Instead of sharing memes, Trump and Kanye become memes. In doing so they killed their souls, but they got to escape a life lived through screens and become the movers and shakers of their world.
It’s a Faustian bargain, and the only way to bypass it is to avoid cynicism, post-irony, and post-anything like the plague. Make Life Great Again.
Of course, Trump is only successful because millions of Americans would choose a Sweet Meteor of Death over the continuation of the present moment.
Trump’s support (and Sanders’) stems from mass desperation in the face of a sterile, hypocritical, and amoral political center known vaguely as ‘the establishment’.
As long as ‘the establishment’ exists, so will non-conformist renegades on the fringes of culture.
Who Are ‘The Establishment’?
The amorphous group of people who are not underdogs, who made Trump and now break him, compose the decaying center in American politics that can be correctly identified as the combined Bush/Clinton legacy.
Their legacy is neoliberalism, condemned as a buzzword by people who don’t understand the word.
Evoking neoliberalism is sounding a dog whistle against the Bush/Clinton establishment, and the kind of privileged, educated, upper-middle class people who are neoliberals and have codified ideology into the ground we walk on.
The kind of people who pander to diversity as a substitute for major systemic change.
The kind of people who normalize mass murder in International Relations seminars, who are far more dangerous than one dumb man calling for isolationism and constant war simultaneously.
The kind of people who think Trumpian incivility is the main problem with America, rather than just another ugly reaction to the corporate state.
These establishment individuals must be beaten in a war of ideas. ‘They’, the Clintons, the Bushes, the David Brooks of the world.
It is my firm conviction that Trump has already lost. The elite class, the Clinton-Bush complex, is now making Trump a burning effigy of all the evil in America. Then, when he falls in November, the corporate-state will use the opportunity to re-legitimize itself and declare the Clinton presidency the most defining progressive moment in modern American history – the defeat of Donald Trump and the election of a woman.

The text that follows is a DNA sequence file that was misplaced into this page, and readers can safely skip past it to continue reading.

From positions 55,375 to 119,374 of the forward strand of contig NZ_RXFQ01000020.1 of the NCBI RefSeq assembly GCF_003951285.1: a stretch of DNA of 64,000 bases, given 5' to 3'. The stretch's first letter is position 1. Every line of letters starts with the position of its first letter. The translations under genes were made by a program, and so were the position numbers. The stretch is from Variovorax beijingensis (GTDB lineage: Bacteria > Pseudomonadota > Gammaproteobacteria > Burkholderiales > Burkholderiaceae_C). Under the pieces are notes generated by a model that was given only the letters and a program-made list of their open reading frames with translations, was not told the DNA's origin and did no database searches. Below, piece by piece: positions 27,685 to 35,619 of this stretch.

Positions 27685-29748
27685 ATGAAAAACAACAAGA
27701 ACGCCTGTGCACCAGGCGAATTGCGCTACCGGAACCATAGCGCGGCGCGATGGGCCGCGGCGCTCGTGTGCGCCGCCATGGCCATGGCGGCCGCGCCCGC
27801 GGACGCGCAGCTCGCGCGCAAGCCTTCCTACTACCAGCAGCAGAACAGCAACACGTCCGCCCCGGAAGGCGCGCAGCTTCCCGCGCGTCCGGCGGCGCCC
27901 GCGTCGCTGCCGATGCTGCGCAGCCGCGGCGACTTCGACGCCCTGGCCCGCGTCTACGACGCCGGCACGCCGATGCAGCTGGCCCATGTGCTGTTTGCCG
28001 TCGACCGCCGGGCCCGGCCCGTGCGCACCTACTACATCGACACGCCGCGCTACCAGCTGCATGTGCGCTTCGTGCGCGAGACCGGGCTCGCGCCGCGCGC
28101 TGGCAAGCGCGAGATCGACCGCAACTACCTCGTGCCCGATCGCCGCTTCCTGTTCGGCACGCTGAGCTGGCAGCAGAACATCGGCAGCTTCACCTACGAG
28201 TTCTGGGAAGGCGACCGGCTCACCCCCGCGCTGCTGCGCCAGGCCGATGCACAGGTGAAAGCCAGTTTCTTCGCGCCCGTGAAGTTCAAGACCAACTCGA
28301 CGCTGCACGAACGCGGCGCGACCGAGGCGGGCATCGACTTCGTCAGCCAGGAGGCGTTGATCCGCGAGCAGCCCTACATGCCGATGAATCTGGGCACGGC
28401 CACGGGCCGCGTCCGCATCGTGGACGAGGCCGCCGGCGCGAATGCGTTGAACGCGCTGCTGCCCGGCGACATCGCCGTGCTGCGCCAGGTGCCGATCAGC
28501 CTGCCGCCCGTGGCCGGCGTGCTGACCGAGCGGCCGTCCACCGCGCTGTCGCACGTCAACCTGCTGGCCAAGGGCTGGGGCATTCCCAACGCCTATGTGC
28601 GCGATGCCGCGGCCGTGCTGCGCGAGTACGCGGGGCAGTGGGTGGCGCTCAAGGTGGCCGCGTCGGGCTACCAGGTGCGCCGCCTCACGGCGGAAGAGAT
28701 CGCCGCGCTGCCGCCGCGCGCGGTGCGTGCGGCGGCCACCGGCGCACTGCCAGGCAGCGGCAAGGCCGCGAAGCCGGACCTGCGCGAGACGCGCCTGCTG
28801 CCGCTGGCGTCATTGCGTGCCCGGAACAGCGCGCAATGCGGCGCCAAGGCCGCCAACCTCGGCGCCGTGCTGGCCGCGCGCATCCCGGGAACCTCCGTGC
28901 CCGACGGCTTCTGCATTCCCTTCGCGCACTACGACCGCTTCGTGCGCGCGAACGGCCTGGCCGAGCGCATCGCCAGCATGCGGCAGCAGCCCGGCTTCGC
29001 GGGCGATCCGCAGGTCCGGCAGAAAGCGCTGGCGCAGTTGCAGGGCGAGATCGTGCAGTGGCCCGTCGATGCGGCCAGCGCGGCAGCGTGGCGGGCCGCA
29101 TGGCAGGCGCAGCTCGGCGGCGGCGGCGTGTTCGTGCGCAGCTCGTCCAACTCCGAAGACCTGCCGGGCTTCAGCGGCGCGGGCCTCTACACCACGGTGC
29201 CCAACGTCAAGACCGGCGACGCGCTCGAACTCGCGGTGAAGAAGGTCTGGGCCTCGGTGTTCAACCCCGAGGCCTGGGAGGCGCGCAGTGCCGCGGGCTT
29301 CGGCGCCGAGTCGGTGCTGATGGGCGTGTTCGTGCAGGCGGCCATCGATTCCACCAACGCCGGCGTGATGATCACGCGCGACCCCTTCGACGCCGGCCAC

The Democrats always win the optics game. Trump may be an unhinged macho man, Andrew Dice Clay, but Clinton is the FCC. She shuts down the vulgarian.
The sanitized image of empire plus diversity, ‘Lean In’ on the national scale, will become the great centrist wet dream that saved us all from nativism.
I can see the flood of self-congratulating think-pieces now.
Really, this pathetic election is just one long defeat of the ideals of Bernie Sanders.
The truth is that Trump and Clinton are both oligarchs, whatever the theater may suggest. Hillary Clinton will kill the families of many terrorists, she will bomb the shit out of many people, she will take barking orders from Wall Street and nod condescendingly at Black Lives Matter, she will claim to ‘feel your pain’ as she takes your vote for granted and runs a neoliberal system with a clear conscience. What are you going to do about it? Make nativism the new normal? I didn’t think so.
Hillary Clinton, and the lifeless cycle of corporate-state partnership she represents, will win the day.
And if Trump ever won, he would become cucked by Sheldon Adelson and a billion other bankers so fast his head would spin. Believe me.
The onus is on Americans not to fall for the trick when Trump’s defeat is touted by small minds as the re-legitimization of a broken system.
As journalist Chris Hedges astutely declared: “Trump is not the phenomenon. Trump is responding to a phenomenon created by neoliberalism.”
What is the neoliberal phenomenon, then?
The willful ignorance of an empire where pundits gasp at the idea of killing innocent families, then defend President Obama the next day for killing innocent families.
The extremism of empire is mainstream, and the Clinton presidency will bare that truth for all to see.
Alexander Blum is the author of 21st Century Slave.
His website on politics, philosophy, religion and art can be found here: www.alexanderblum.net